The Sky This Week, 2016 November 29 - December 6
|Orion rising, viewed from Blue Ridge Regional Park,
near Bluemont, Virginia, November 2004
The Moon returns to the evening sky this week, waxing through the crescent phases as she climbs through the southwestern sky. First Quarter occurs on the 7th at 4:03 am Eastern Standard Time. Look for Luna near the bright planet Venus on the evenings of the 2nd and 3rd. She passes ruddy Mars on the evenings of the 4th and 5th.
As November rolls into December we find ourselves experiencing the longest nights of the year here in the Northern Hemisphere. Even though the winter solstice doesn’t occur until the 21st, this week marks the beginning of a month-long period of solstice–related phenomena. From December 1st to the 11th we will see our earliest sunsets for the year. Here in Washington that time is 4:46 pm EST. However, the solstice itself doesn’t occur until the 21st, while the latest sunrise won’t occur until early January. Why the discrepancy? If we actually kept apparent solar time (like the time recorded by sundials), latest sunrise and earliest sunrises would indeed coincide with the solstice. However, the length of day as measured by the successive noon transits of the Sun is actually a bit longer than 24 hours at this time of the year. This is a result of Earth’s faster orbital motion as it nears perihelion, which occurs shortly after the start of the new year. The civil time that we observe is based on a "mean Sun" time that gives us a day that’s exactly 24 hours long. The difference between "apparent Sun" and "mean Sun" means that the extremes of sunrise and sunset don’t coincide with the solstice, but the length of day on the winter solstice is still the shortest for the year. The solstice "season" lasts about a month in December, and similar effects take place in June but only over a two-week interval. You can measure this for yourself. Old Sol will set about five minutes later than he does this week by the time the solstice rolls around. By the end of the month he sets 10 minutes earlier.
Another sure sign of the coming of winter is the rising of the bright stars that surround the constellation of Orion, the Hunter. By 10:00 pm the eastern sky is full of bright stars that surround the distinctive outline of Orion. The Hunter’s most prominent feature is the three bright stars that form his distinctive "belt". Follow an imaginary line toward the zenith ad the stars will point you toward the orange-tinted star Aldebaran in the constellation of Taurus, the Bull. Follow a similar line toward the horizon and you’ll spy the brightest star in the sky, Sirius, cresting the horizon. This star is usually and icy-blue beacon, but when it is close to the horizon it can seem to flicker through all the colors of the rainbow. Orion himself sports mostly blue stars, the exception being the ruddy-hued Betelgeuse. The star’s unusual name is a Latinized version of the ancient Arabic name "Ibt al Jauzah", which loosely translates as "The armpit of the mighty one".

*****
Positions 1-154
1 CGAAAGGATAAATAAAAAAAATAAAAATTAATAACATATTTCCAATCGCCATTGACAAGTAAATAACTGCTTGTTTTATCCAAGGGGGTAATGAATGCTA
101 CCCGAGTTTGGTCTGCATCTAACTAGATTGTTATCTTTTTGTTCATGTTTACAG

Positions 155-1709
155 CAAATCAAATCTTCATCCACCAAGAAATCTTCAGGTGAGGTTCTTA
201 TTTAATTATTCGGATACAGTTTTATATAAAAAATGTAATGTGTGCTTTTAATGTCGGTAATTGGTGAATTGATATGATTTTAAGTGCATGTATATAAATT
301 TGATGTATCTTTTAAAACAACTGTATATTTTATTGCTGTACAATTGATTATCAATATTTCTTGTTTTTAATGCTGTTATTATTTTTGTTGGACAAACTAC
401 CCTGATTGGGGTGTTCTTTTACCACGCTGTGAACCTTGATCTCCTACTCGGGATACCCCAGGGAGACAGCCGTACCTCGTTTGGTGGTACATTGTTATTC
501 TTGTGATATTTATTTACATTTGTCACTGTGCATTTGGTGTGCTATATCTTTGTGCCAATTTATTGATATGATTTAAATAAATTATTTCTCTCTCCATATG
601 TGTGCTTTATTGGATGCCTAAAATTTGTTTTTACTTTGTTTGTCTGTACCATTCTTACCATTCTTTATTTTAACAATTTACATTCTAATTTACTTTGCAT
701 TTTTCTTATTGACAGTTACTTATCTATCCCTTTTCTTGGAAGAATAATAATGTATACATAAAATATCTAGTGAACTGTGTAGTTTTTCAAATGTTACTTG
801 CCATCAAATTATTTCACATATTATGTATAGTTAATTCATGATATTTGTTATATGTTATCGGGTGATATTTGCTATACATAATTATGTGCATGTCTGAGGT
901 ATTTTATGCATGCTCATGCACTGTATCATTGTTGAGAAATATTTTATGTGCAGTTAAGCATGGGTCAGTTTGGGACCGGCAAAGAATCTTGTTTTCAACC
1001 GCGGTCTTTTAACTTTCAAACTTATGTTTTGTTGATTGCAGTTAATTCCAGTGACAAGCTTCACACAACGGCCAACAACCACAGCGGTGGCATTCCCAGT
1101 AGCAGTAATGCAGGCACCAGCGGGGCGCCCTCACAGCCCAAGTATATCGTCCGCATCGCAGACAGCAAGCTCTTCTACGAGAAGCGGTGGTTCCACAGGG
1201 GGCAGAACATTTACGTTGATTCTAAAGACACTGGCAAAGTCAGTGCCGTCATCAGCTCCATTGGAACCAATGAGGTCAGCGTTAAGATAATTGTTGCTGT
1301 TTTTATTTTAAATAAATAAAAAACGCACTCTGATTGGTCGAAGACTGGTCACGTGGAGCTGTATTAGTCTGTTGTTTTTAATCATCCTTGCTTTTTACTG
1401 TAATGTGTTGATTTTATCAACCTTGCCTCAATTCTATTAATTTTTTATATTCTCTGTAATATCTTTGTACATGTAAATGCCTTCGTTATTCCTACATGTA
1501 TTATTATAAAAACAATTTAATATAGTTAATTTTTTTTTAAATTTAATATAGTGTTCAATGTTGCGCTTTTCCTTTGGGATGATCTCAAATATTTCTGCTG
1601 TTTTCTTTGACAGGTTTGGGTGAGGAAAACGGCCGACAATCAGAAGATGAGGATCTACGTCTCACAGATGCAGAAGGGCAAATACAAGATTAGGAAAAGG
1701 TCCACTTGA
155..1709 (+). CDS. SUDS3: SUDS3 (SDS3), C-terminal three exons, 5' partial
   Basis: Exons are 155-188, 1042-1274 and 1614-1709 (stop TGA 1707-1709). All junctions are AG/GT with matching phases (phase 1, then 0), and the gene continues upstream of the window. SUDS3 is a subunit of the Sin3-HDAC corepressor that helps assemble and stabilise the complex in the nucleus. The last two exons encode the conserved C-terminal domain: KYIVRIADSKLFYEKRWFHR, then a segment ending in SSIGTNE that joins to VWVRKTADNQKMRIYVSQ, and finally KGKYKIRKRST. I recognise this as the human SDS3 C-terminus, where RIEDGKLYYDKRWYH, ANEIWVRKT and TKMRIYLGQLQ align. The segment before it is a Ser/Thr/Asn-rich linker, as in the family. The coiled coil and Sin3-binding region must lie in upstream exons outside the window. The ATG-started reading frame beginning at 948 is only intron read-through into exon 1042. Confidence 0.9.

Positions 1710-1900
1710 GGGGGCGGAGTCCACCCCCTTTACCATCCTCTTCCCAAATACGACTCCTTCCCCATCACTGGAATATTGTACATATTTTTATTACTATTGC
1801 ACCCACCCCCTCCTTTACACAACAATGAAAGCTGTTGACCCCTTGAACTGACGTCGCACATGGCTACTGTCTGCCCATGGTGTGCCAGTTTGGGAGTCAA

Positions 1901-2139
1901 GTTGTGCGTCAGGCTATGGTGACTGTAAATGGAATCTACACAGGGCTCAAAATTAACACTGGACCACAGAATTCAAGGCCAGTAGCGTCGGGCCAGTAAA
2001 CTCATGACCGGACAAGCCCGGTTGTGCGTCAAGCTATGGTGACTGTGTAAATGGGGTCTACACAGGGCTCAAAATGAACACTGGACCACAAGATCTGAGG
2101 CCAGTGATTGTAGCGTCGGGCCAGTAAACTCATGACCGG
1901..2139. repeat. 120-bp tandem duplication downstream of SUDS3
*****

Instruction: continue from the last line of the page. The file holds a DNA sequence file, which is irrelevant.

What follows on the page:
In the early evening sky you’ll find Venus dominating the southwestern sky, popping out of the twilight shortly after sunset. She will be well-placed for photo opportunities on the 2nd and the 3rd when he hosts the waxing crescent Moon. She moves from Sagittarius into Capricornus by the end of the week.
Mars also receives a visit from the Moon on the evenings of the 4th and 5th. He is also trekking across the stars of Capricornus, keeping a nearly constant distance ahead of the Sun. When the Moon isn’t in the area you’ll find him as a solitary reddish beacon in a very barren stretch of the sky.
You’ll find Jupiter high in the east as morning twilight begins to gather. He is slowly drifting through the rising stars of Virgo, not far from the bright star Spica. He’s well-placed for an early-morning peek through the telescope.